Hot Fossils and Rebel Matters 171 – The Living Museum in 64 Stories

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It took Jowi Taylor 11 years to collect the pieces and create “Voyageur”, the Six-String Nation guitar.   It was made from 64 individual artifacts modern and ancient.  Each tell a story from the history of Canada.  A piece from former Prime Minister Trudeau’s canoe paddle, wood from the sacred albino spruce, (also known as the golden spruce),  of the Haida First Nation people, the top of Wayne Gretzky’s hockey stick, part of the cabin of a former S. Carolina slave John Ware, a piece of the handle from a championship oyster-shucking knife, and many more objects adorn and make up this guitar.  Jowi calls it a living museum because he invites people to touch it, photograph it, and of course play it.

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Photo By Ninja

This episode of Hot Fossils is an homage to this living piece of history, this unique method of telling 64 wonderful stories.  Jowi Taylor gave the keynote address at this year’s Podcasters Across Borders. I attended the weekend of June 21st.  After the keynote, Jay Moonah was invited up to play the guitar.  My show today opens with Jay and Bob Goyetche playing “With A Little Help From My Friends” by Lennon and McCartney, followed by the question period.   I have edited out portions of the question period in order to focus on the story of the guitar itself.

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After the question period, I talk to Jowi and he describes additional pieces that make up the guitar case.  For those of you interested in obscure and not so obscure Canadian lore, you’ll find out about the fun fur that lines the case, pieces of the costume that Karen Kain wore during the ballet Sleeping Beauty and material from the sportcaster Don Cherry’s pants.   You can read all about the six-string nation guitar project at the site sixstringnation.com.

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Photo by Ninja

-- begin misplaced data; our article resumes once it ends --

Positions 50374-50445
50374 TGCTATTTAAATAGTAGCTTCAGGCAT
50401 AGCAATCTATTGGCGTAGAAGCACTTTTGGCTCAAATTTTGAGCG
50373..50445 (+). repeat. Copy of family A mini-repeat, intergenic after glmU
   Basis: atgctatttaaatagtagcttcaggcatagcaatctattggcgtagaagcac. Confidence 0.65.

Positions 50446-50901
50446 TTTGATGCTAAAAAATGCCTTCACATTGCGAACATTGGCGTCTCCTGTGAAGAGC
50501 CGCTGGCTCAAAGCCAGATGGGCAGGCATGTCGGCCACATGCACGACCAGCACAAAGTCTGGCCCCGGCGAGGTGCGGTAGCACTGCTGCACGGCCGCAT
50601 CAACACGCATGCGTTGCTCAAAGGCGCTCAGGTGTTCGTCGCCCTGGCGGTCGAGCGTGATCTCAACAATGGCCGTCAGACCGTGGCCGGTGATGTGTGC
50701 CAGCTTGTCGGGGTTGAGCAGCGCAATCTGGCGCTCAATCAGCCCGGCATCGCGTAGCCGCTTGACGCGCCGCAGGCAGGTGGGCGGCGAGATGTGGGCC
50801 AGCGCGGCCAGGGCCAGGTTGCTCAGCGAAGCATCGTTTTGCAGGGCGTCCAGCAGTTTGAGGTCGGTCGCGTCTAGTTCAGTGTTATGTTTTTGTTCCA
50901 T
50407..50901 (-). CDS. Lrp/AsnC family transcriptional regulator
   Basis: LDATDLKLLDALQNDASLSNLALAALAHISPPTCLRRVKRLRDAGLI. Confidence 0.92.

Hot Fossils and Rebel Matters 169 – Mashed Potatoes Without the Gravy

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Mashed Potatoes (No Gravy)

Billy Bob Thorton acted like a petulant, spoiled child on April 8 during a CBC interview with Jian Ghomeshi to promote his new band and musical venture the Boxmasters. Or is that the Mixmasters?   Boxmatches?  Boxcutters? I don’t know.  In any case,   for whatever reason,  Thorton seemed to be overestimating his importance and talent in the matter.  I think that he fancied that he was punishing someone by checking out of the interview.  It has been a long time since I have had the misfortune to witness such arrogant self-importance.  If you haven’t seen or listened to this insulting train wreck of unfathomable immaturity, you can catch it on at this youtube link: Jian Ghomeshi interview with Billy Bob Thorton.   Special K and I deconstruct his behaviour and then move on to discuss two movies about political figures.   It’s been 30 years since the White Night Riots after the city politican and gay activist Harvey Milk was murdered by Dan White.  We talk about the movie and how we feel about what happened during that time in gay history.  We move on to explore our reaction to a movie very difficult to make since it focused completely and solely on a conversation and a very difficult one at that.  We discuss the portrayal of David Frost and Richard Nixon in Frost/Nixon.

And finally I give you my first and original mashup of Billy Bob Thorton’s most annoying utterances from his April 8th excuse of an interview on CBC radio.

Harvey Milk - Gay Pride 1978 - Photo by Terry Schmitt

Harvey Milk - Gay Pride 1978 - Photo by Terry Schmitt

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